Gen Z employees are unwilling to make the extra effort if they don’t believe in their work.
Many Gen Z employees are responding to workplace burnout and poor work-life balance by “quiet quitting,” wherein they purposely put less effort into their job and reject going “above and beyond,” reports News Nation.
Gen Z is the generation born between 1997 and 2012, who are under the age of 25.
“You’re not outright quitting…. You’re still performing your duties, but you’re no longer subscribing to the hustle culture mentality that work has to be your life. The reality is it’s not and your worth as a person is not defined by your labor,” says TikTokker @zkchillin.
Why it’s important
The phenomenon is not new. There have always been workers who show up for a paycheck and leave at the end of their shift. The difference is that Gen Z is actively aware of the disconnect between where they are and where they want to be. They don’t find belonging in their company cultures and don’t believe in the work they’re doing.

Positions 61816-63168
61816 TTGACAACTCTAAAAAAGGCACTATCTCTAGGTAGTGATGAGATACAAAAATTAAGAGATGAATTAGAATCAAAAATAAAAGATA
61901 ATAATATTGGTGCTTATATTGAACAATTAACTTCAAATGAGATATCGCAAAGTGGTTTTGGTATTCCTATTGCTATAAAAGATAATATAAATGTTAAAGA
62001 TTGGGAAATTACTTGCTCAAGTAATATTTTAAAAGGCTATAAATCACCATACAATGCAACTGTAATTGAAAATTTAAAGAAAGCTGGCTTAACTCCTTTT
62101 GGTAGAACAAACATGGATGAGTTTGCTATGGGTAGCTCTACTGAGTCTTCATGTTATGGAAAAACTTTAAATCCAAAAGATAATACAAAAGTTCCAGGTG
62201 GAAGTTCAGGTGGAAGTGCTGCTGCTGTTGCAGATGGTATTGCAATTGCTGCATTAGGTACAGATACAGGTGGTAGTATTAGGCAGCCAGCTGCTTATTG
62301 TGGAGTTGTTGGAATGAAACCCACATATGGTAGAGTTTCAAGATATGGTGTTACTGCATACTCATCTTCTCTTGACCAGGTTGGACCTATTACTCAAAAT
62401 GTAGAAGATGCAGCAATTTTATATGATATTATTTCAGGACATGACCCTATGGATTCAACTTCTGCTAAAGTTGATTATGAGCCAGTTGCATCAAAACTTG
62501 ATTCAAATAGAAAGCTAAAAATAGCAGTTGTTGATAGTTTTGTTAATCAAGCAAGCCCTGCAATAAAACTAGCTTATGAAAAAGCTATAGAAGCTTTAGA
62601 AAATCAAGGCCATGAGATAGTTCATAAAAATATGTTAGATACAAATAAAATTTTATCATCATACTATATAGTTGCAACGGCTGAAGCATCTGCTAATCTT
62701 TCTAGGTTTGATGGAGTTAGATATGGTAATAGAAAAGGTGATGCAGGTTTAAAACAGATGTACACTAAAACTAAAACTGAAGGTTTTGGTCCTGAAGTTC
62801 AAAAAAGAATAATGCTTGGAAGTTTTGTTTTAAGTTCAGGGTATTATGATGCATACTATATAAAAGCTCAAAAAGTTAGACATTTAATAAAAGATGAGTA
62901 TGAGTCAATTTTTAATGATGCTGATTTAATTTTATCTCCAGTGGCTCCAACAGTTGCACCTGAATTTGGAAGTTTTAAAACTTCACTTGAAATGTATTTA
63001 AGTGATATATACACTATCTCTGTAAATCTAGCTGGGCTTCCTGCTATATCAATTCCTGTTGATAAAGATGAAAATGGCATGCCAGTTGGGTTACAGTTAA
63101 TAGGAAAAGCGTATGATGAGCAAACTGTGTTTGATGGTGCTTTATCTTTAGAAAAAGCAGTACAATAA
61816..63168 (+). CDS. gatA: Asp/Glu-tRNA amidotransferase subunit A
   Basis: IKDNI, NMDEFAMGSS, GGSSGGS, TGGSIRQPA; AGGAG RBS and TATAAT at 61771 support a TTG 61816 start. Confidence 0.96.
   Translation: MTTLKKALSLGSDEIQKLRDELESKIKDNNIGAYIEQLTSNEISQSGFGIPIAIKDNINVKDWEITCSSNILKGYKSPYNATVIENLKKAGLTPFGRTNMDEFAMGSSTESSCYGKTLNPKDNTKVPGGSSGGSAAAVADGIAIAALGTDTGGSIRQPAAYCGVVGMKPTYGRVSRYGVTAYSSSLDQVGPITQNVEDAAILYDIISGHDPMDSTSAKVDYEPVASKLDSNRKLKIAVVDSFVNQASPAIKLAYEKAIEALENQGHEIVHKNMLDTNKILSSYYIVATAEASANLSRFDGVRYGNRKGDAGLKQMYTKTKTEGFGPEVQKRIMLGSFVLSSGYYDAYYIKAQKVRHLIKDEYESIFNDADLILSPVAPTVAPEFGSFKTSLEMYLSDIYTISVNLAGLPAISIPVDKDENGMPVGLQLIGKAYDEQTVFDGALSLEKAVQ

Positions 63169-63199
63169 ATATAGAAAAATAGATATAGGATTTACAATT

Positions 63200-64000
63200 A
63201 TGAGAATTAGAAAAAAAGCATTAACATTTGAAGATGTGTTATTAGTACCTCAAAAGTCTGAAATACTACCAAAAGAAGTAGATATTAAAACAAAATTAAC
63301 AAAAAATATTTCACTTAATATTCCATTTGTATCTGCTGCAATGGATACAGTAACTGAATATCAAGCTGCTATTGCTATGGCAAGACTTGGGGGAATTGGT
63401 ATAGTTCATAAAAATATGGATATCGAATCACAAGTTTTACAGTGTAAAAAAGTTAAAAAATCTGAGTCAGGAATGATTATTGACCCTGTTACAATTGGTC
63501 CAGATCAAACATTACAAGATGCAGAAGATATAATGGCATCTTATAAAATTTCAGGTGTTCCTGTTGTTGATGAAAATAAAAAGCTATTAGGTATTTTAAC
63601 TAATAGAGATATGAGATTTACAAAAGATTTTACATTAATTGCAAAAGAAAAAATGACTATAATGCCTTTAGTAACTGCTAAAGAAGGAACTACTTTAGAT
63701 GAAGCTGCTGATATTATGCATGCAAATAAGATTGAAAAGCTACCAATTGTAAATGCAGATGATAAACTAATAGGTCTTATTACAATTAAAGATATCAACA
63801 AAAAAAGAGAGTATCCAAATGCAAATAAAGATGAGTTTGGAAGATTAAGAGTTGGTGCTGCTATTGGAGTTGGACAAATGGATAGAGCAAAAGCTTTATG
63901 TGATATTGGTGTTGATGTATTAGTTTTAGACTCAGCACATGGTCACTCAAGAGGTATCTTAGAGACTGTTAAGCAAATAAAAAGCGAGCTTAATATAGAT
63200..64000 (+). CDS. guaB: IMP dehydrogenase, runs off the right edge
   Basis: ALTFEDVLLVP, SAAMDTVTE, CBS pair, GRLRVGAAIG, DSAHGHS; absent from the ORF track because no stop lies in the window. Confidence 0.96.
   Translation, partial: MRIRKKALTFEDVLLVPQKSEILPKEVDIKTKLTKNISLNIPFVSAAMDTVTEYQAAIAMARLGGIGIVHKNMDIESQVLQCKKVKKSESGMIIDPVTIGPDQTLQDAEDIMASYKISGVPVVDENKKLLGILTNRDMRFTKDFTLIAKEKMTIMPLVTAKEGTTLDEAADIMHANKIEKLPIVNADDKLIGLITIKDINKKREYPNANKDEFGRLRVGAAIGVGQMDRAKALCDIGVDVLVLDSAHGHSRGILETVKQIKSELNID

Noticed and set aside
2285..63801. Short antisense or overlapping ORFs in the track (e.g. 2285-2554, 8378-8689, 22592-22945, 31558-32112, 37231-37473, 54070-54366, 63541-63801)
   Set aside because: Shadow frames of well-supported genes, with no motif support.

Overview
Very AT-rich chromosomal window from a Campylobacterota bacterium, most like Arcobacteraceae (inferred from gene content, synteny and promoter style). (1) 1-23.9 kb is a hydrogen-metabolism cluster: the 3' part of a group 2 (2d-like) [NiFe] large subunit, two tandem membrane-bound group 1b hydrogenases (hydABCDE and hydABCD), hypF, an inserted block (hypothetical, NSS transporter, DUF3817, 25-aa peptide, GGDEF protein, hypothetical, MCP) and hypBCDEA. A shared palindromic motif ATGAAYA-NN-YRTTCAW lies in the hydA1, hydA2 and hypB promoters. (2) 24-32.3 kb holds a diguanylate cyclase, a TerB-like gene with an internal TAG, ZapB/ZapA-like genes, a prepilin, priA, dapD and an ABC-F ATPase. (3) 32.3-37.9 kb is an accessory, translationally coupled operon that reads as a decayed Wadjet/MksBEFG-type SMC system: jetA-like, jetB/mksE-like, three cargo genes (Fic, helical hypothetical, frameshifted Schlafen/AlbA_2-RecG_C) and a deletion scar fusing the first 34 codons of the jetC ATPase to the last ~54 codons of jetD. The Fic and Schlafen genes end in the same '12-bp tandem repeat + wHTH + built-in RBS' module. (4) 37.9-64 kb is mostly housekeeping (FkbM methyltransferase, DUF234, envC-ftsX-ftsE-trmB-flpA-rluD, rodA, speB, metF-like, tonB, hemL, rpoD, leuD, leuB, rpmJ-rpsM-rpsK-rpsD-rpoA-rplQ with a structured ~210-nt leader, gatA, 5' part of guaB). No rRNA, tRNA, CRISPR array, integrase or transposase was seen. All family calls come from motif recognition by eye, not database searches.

Many of them are willing to only put in the minimum effort just to avoid being fired, employment experts say.
“What it really comes down to is seeing a vast number of people are unfulfilled. They’ve lost confidence in the leadership of their companies. People are still there but they’re vacant and uninspired… This has existed since before Gen Z, but they’re the first generation willing to go out on a limb for it, saying they want their paycheck but going above and beyond is out,” workplace culture expert CoCo Shelburne told Leaders Media.
It’s a competitive employment market. The current work environment is more challenging for managers—with remote work becoming the norm.
Shelburne says that business leaders need to work with their employees, communicate with them more directly, and foster a belief in their mission in order to engage and retain these employees. These employees are otherwise liable to check out or seek another job where they can feel more fulfilled.
“If you’re a business leader you need to be more aware that making statements and mandates is not enough. You can’t just send a memo. You need engagement and people willing to be part of what the mission is, or this becomes the outcome. They need to believe in it or they’re not going to do it,” she said.
“The truth of the matter is people are tired of being left in a place where they can’t create or be themselves. It’s important that they don’t feel caught up in someone else’s ideals. They have to be committed because they believe in it, not because they’re told to.”